Sophomore’s History Essay Advances to State Final

Recently, sophomore Lily Moss completed a research paper as part of her Sophomore Seminar class with US History teacher Susan Elliott. However, this time the paper’s journey didn’t end with a grade designation. “Lily wrote her paper on Oscar Wilde’s trial, and she did such an outstanding job that I recommended she participate in the competition,” Elliott shared.

The competition in question was the Illinois History Day Competition (IHDC), which invited students to submit papers based on the theme “Communication in History,” and Moss, after that encouragement from Elliott, decided to submit her paper—“Hidden and Open Communications: The Case of Oscar Wilde in a Society that Criminalized Homosexuality”—to the first round, the Metro Chicago History Fair. After assessment through multiple rounds, only about 20 to 25 papers advance to the State Final. And our very own Lily Moss made it!

While impressive, Moss earned this accolade after some seriously tough work. “I started with lots of research and reading primary sources, such as [Wilde’s] private letters, plays, essays and poems,” she stated. “My secondary research helped me understand how to work the primary research into the history day theme. I began my writing process with an outline and worked steadily on it over a week and a half. I had many drafts, along with many people who made editing suggestions to my essay along the way.” As to why she chose the trials of Oscar Wilde, she thought it seemed like a good fit for the IHDC. “While focusing on the theme, I categorized Wilde’s communications into two sub-categories evident in his works: his open communication about his homosexuality and his hidden communication about his sexual orientation.”

Although the competition is ongoing, Moss has already gained a lot through this process. “This was the first big essay project that I have done relating to one common theme, along with my first time needing to include mandatory primary sources. Using primary sources taught me how to better do a deep dive into a topic and how important and helpful it is to get information directly from the first source itself. Doing this reveals more than just information in secondary sources; it also allowed me to pick up subtleties that I would have missed by only reading those secondary sources.”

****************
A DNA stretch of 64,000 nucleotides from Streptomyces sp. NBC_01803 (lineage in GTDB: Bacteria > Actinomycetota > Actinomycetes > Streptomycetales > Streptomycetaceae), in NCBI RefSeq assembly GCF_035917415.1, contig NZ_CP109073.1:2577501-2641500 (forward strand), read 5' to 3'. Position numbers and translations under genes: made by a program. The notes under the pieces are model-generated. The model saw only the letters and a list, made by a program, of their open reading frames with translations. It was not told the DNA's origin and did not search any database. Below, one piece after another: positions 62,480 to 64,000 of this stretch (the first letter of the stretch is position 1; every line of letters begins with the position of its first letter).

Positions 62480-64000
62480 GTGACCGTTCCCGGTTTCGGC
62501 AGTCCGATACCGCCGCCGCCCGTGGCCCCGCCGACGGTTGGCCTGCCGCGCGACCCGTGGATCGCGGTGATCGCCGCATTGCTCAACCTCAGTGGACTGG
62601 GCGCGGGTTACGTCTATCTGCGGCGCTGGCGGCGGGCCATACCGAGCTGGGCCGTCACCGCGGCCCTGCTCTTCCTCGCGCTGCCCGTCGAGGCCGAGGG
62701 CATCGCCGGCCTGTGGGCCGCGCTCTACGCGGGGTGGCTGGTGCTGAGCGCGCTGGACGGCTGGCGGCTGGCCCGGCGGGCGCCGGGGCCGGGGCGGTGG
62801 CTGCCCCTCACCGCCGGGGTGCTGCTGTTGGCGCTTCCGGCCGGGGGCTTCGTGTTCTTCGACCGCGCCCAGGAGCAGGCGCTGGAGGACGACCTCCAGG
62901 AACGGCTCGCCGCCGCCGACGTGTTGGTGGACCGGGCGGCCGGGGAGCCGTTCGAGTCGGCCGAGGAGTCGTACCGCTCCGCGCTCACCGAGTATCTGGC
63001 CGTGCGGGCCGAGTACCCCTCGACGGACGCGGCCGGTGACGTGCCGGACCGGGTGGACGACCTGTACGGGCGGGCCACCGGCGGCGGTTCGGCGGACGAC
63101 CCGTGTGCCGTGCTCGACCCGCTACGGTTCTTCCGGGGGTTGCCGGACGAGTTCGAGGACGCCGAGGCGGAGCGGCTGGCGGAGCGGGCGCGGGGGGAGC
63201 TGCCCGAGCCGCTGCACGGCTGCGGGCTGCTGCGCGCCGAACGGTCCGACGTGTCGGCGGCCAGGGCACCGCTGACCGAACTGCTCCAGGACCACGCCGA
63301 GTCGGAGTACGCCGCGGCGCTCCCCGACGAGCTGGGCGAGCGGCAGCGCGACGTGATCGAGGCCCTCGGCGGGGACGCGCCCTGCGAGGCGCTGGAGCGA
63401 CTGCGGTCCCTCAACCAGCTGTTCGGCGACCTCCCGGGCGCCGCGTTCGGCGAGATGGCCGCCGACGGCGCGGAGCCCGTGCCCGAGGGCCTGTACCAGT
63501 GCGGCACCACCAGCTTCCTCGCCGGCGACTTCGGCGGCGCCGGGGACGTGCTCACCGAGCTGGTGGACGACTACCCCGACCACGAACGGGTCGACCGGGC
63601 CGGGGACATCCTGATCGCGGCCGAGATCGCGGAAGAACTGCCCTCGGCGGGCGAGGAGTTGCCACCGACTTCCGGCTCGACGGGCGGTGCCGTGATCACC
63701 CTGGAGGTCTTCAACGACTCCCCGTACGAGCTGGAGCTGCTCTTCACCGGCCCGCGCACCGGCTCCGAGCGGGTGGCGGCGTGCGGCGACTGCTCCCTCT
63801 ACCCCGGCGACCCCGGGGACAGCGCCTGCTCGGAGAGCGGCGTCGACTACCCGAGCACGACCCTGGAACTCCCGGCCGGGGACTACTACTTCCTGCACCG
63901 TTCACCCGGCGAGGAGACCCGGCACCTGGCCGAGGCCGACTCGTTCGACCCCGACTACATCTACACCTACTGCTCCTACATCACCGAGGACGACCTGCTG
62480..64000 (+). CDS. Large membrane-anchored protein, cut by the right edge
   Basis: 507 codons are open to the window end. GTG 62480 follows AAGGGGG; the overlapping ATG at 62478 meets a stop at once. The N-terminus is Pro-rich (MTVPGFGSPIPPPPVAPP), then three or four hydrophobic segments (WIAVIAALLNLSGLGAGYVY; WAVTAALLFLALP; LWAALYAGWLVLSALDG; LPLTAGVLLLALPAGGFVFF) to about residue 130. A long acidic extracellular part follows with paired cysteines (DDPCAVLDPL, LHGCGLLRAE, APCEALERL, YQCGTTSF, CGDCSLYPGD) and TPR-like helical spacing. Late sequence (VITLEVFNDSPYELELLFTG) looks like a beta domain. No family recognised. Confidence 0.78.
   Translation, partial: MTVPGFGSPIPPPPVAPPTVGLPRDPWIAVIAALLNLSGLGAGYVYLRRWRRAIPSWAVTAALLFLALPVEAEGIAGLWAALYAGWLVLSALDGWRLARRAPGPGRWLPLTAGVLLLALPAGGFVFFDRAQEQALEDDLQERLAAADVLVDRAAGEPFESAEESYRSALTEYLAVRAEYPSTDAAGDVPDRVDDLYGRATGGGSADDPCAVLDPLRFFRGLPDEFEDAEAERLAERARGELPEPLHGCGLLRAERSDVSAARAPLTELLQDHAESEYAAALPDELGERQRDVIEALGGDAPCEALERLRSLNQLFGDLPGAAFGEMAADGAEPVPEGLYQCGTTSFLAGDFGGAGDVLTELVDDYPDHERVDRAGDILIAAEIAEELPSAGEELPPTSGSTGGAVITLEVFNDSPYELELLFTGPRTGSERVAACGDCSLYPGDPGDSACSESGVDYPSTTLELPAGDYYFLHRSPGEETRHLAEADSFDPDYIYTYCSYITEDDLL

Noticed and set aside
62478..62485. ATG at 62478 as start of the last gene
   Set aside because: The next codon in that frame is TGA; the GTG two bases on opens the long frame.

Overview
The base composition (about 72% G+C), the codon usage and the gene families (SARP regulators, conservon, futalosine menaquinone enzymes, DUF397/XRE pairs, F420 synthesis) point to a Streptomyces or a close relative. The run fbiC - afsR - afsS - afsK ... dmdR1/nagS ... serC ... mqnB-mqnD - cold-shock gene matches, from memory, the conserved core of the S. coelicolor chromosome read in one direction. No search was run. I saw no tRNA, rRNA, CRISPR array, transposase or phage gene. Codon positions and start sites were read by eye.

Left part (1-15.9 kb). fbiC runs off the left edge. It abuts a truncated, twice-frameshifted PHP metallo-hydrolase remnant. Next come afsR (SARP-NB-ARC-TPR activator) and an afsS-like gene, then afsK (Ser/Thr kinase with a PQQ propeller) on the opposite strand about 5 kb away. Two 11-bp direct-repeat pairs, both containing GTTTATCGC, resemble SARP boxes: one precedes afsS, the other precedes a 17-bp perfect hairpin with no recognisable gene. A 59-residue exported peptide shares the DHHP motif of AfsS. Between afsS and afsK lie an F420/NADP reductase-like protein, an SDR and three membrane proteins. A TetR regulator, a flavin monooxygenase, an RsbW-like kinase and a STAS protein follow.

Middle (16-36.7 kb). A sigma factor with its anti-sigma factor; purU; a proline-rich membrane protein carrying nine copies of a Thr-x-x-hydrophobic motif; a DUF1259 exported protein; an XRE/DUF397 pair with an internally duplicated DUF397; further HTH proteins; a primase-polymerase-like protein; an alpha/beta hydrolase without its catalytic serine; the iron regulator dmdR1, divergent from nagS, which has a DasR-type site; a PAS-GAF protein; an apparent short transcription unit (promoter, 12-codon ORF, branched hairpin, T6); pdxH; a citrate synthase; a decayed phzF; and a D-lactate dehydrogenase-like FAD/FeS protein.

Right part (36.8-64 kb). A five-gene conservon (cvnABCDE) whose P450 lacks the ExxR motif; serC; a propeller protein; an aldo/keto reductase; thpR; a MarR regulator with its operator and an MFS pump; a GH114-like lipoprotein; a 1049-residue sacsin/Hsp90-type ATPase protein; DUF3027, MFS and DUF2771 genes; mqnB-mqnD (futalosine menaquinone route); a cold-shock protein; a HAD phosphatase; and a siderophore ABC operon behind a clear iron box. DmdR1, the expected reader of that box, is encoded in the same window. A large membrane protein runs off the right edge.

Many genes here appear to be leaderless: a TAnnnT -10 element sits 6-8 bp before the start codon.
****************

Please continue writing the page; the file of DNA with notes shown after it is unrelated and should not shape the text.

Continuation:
As Moss’ paper enters the final stages of competition, Elliott is keeping her thoughts bright for her student’s chances. “I am hoping she does well at the state competition. I think her insights are really sophisticated for a high school student, and she has a real shot!” Regardless of the outcome, Moss reflects positively on the experience. “Knowing that only two papers get to advance to the National History Day Competition, I am feeling happy with how far my essay has gotten and thank Ms. Elliott, for introducing me to this competition and encouraging me to enter my essay in the first place, and Mr. Greenstone and Mr. Bigelow, for their suggestions. I also thank Mr. Mahany for his amazing editing suggestions and the idea of introducing Polari (a secret language that allowed gay men in Wilde’s time and after to communicate safely, even in heterosexual company) into my essay.”

Join us in congratulating Moss on advancing through the Metro Chicago History Fair, and wish her luck as she advances to the State Final!

Click here to view her essay!
Francis W. Parker School educates students to think and act with empathy, courage and clarity as responsible citizens and leaders in a diverse democratic society and global community.